Here are some helpful tips from Bodybuilding.com to help you maintain a workout routine while traveling on the road for work.
STEP 1 DO YOUR HOMEWORK
Look online at the hotel you booked, and make sure there is some type of gym there to get in a few quick yet effective workouts while staying there.
“You can do so much more online than we could a decade ago,” says Jay Cutler, 4 x Mr. Olympia. “Book a room with a microwave at the very least, or get one with a kitchenette with a small fridge. Spend some time emailing to find out what they have for room service. Find out if there’s a supermarket nearby. Who wants to pay $4 for a bottle of water when you can get a case at the corner store for that same amount? And if you want to work out, even if it’s just cardio, check whether the hotel has a fitness center.”
Even if your gym does not have a gym, you can always do push-ups and planks in your room.
STEP 2 PACK WHAT YOU NEED
What Jay puts into his bags when he’s traveling may seem like overkill to you, but it’s the necessary equipment that helped build a four-time Mr. Olympia physique. Depending on the length of the trip, he’ll even prepare and pack many of his meals.
“If you prepare food ahead of time, you’ll want to freeze it,” he advises. “That’s because airlines won’t let you bring ice. When you get to your hotel, immediately put it in ice. Every hotel has an ice machine along with a microwave downstairs to heat up your food, even if your room doesn’t have one.”
Bars and supplements can also be a godsend when your diet is tight and options are few. “I’ll drink more protein shakes and bars when I’m out of town,” Jay says. “Even when everything is going right, it’s harder to get the right macronutrients on the road.”
STEP 3 FLY RIGHT
Your biggest fear when flying might be that you could be stuck sitting next to a guy as big as Jay. (Yes, he does travel coach, but only on fairly short trips, he says.) But his concerns are more about the inflight meal. It’s usually small, loaded with sugar and fat, and devoid of any substantive nutrition.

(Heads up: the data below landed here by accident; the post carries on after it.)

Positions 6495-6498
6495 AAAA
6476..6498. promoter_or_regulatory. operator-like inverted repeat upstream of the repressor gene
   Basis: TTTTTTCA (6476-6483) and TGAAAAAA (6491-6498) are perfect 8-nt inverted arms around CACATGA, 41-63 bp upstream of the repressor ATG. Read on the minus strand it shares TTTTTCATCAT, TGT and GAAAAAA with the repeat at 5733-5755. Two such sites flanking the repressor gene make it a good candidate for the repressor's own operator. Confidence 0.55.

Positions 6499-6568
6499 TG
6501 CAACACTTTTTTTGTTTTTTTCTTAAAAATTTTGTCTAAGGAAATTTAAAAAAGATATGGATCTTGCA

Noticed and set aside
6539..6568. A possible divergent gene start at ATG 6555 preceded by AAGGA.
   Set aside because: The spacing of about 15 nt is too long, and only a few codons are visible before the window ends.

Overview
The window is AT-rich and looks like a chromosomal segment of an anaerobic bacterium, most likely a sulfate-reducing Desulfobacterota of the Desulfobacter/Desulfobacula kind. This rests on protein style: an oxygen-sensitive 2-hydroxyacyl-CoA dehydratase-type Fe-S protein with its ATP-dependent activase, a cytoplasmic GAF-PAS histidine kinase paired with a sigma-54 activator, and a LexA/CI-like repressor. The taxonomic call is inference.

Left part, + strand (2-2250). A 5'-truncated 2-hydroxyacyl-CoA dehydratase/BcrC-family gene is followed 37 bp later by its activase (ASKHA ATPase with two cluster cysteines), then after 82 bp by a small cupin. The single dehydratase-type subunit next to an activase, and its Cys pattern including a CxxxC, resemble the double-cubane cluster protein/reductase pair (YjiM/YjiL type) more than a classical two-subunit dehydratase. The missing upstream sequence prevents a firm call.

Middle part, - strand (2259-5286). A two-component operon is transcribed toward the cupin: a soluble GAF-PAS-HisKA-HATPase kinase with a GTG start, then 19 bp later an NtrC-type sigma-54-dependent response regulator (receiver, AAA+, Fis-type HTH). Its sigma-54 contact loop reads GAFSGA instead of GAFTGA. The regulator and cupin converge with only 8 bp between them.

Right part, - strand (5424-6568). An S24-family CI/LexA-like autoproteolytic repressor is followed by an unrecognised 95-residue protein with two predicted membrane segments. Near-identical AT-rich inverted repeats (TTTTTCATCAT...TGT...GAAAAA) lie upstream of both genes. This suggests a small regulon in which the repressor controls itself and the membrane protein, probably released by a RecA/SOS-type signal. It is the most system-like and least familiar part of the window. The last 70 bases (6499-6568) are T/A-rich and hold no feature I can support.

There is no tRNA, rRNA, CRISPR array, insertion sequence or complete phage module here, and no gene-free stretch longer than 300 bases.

“He says you’re much better off bringing your own fare: “The food airlines serve is never good. I always bring enough food to get me through a flight—always. Yes, I’m eating cold food. No, it doesn’t taste good. In the end, what’s the alternative?”
If you’ve ever had a water bottle or other item confiscated and tossed at the gate, it may come as a surprise that you can take packaged food through security. You can! Depending on the length of your trip, a small sack of jerky, trail mix, protein bars, or sealed pouches of tuna might be sufficient. Jay’s trips are often longer, and his meals are immense. (No surprise if you’ve watched Living Large)
“If I pack food, I’ll always have Ziploc bags,” he explains. “It’s easier to pack many more meals than when using Tupperware. Write on each meal what it is, and eat with a plastic fork right out of the baggie. If you don’t want to bring food, bring some nuts and protein shakes.”
STEP 4 SCOPE YOUR NEW HOME AND GET TO WORK
You’ve touched down in a new town. Now what? Find your gym and get a sweat on.
“I always tell people, especially coming off of flights, that one of the best things you can do is to go to a gym and work out,” Jay says. “It really gets a lot of water out and just helps you feel better.”
Nearly all hotel gyms are, of course, insufficient, but don’t let that excuse keep you from doing anything. Even a brisk walk around the hotel is better than nothing, and Jay has done plenty of them.
These are all good tips to consider on your next work trip. Be sure to check out our line of Checkpoint Friendly laptop bags that help passing through airport security checkpoints quick and easy. Click here to learn more.